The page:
You know all those songs that tell you to not compromise your self-worth for someone and stay true to yourself? Yeah, I didn’t listen to those songs after my breakup. I struggled to accept the “good things” about me. I struggled to accept my “love” of love. I struggled to accept that I wanted to teach religion instead of a state-approved subject. I struggled to accept I would be on my own for the first time in over a year. I struggled to accept that I loved planning. I struggled to accept that I am different from a lot of kids my age in a sense where I love waking up at 6 am and working out as well as watching movies on my weekends rather than part-taking in the usual college lifestyle. I was telling a friend of mine the other day, “It’s funny when you start dating someone in college. He’ll tell you, ‘You aren’t like the other girls— you are different’. Yet, when he breaks up with you he will tell you that it’s because you are too different!” I struggled to accept that I was “different” because that word was the reason for all these unexpected changes. “Different” up until this point had a negative connotation. To me, “different” meant that I was unworthy of companionship.
Resilience Is Being Authentic
I wanted to talk about Resilience as the first topic in my blog series because it is the foundation for these stories and experiences. Resilience is the act of showing up even when everything in one’s life is not going right. It is showing up and being honest. Authenticity is rare after a breakup, and I think it is so important to be real with people. The moments where I was dishonest about my situation were the moments where I acted out of insecurity and irrationality. Frankly, they were the moments where I wasn’t acting like myself at all.
What Is Heartbreak?
I remember where my facade of seeming okay from the whole situation was called into question. Surprisingly, it was not from a friend but from one of my mentors. The question in the class that day was regarding what a breakup felt like and if it is unhealthy for an individual to be haunted by their previous relationship. As per-usual, I raised my hand to answer that question. I thought to myself, I know the answer to this one. Yes, it is unhealthy. Move on! Many people told me that, so it must be true. Don’t be sad! This wasn’t the right answer. My professor looked at me confused and said, “To not feel haunted or anything for that matter is admitting to yourself that the relationship and the person didn’t matter.” I was shocked. He continued, “Yet, being haunted by them means what you felt for that person was authentic and real. I would much rather be a person who feels deeply about an ex and be haunted by my past relationship then feel nothing at all. To be haunted means it mattered.” I agree with this statement because I had been feeling that way— reminded of the person and the memories that I shared with them. I would much rather be the person that looks back onto a relationship or experience with emotion than try to suppress it and act like I feel nothing. To me, resilience is admitting one’s hurt and being honest about it.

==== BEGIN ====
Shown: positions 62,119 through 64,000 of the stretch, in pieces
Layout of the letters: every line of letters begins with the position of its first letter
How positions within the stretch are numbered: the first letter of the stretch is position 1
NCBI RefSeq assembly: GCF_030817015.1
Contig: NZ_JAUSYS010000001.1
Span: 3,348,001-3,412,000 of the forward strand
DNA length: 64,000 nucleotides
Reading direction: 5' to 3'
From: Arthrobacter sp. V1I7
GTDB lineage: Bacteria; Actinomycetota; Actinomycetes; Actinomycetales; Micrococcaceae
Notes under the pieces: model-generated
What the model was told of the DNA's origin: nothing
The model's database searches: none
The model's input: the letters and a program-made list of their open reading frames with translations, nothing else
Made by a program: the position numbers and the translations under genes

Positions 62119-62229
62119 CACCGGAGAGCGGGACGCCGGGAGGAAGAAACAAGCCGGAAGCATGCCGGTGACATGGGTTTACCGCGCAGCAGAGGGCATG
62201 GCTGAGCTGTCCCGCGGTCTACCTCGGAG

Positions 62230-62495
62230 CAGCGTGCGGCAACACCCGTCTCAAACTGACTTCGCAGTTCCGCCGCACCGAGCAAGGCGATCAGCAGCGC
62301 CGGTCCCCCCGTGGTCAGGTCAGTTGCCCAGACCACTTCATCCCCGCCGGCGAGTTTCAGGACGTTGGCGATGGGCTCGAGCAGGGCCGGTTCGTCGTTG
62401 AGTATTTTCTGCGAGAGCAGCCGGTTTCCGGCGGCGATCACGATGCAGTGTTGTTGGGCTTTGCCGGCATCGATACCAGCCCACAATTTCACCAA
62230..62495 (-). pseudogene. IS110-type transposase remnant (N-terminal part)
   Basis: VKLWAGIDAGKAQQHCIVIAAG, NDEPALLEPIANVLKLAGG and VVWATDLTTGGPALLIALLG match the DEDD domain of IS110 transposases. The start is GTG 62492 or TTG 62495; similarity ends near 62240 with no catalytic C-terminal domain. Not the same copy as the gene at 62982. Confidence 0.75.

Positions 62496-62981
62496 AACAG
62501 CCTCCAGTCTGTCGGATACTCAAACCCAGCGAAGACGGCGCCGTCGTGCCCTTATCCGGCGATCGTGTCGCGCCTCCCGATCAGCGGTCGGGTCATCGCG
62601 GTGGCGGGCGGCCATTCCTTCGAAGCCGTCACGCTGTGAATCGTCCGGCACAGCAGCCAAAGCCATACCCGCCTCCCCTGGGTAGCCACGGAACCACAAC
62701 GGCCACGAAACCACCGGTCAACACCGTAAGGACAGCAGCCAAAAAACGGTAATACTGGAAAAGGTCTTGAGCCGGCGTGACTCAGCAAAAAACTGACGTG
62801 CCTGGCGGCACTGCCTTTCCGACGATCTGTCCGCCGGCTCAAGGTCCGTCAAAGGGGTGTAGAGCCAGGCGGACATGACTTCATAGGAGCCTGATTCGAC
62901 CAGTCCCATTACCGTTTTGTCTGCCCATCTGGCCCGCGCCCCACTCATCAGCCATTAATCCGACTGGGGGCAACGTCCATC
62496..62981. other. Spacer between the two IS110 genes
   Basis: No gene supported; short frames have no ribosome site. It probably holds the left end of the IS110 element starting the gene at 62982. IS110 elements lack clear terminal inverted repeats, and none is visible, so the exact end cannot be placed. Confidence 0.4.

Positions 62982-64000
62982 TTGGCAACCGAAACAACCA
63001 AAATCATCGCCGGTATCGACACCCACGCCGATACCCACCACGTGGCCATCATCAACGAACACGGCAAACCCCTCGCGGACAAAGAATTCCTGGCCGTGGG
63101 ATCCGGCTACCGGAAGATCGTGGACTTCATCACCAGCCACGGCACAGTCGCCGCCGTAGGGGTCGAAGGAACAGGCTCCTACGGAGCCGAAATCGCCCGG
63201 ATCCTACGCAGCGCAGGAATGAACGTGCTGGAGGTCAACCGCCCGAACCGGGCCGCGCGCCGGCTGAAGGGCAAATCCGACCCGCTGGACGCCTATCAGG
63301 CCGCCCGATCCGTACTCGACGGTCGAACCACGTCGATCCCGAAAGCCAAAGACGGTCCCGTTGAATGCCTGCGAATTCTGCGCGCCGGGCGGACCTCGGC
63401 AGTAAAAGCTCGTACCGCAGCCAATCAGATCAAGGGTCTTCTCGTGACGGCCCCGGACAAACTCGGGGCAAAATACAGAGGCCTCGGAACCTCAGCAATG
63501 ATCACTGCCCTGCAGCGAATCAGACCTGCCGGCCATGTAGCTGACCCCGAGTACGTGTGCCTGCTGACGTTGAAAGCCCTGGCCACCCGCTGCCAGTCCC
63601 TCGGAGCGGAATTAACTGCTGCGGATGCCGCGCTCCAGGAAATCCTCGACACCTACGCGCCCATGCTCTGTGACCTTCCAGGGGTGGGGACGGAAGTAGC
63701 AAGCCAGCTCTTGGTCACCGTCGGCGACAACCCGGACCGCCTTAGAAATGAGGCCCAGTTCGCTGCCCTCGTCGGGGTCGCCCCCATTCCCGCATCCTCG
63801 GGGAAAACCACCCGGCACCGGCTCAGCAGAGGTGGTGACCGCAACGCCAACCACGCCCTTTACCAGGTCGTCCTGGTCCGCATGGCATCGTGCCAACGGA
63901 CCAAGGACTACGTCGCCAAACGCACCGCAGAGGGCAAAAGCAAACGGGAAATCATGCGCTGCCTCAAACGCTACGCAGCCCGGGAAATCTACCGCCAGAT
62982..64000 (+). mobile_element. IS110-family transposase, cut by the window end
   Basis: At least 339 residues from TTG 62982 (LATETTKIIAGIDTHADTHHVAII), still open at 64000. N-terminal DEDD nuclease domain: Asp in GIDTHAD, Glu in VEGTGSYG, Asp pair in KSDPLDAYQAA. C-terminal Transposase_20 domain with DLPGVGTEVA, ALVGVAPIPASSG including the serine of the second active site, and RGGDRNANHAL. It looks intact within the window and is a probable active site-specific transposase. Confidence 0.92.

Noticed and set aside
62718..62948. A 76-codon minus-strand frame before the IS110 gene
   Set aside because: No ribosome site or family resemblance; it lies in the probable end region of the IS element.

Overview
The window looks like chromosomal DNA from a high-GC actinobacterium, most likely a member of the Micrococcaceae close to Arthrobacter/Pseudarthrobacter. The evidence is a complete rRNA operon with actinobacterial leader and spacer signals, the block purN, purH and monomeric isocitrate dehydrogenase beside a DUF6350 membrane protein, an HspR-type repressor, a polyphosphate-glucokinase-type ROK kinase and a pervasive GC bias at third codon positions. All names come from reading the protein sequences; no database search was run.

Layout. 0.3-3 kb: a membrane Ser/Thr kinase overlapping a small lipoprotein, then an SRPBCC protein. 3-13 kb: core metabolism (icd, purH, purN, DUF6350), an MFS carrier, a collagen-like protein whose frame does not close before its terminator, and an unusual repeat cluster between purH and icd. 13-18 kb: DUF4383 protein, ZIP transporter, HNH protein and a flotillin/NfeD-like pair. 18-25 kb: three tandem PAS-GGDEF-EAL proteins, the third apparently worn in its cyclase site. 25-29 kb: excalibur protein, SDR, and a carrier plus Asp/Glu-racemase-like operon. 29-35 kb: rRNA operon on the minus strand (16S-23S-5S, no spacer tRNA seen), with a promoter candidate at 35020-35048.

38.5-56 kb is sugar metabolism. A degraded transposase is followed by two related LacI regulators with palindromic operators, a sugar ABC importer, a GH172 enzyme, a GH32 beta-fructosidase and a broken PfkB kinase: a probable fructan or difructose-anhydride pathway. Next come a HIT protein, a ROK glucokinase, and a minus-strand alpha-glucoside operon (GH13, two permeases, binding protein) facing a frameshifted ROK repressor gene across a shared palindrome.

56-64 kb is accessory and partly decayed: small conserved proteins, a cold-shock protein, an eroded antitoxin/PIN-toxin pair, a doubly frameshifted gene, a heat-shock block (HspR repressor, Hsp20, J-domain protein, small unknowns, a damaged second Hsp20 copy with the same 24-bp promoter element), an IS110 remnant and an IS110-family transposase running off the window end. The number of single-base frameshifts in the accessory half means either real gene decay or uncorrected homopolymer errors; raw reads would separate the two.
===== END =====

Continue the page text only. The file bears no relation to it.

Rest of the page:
“In A Song”
One song that really helped me to be resilient in this situation was a song by Hunter Hayes called “In A Song“. Hayes sings about a breakup and how he would look back on it in a positive light. One lyric that helped me to be resilient during this time was when Hayes sings,
Yeah songs about making honest mistakes
And heartaches I’ve gone through
Yeah, then I’ll forgive
I won’t have to forget all the good things about you
Hayes’ words resonate with me. I think resilience is being honest with the situation, and this song conveyed the way I was feeling about mine. I knew that I was struggling to move on, but I also didn’t want to look back on the relationship and be filled with anger or resentment. I don’t like to hold grudges. I knew that I just wanted some peace.
Summer Lovin’— More To Come!
I hoped you enjoyed reading the first part of my summer lovin’ series! Stay tuned for more posts in the future! As I mentioned in my last post, these experiences have shaped my perspective on life and relationships. If you liked this post, please be sure to follow my account for more content coming soon! Thank you.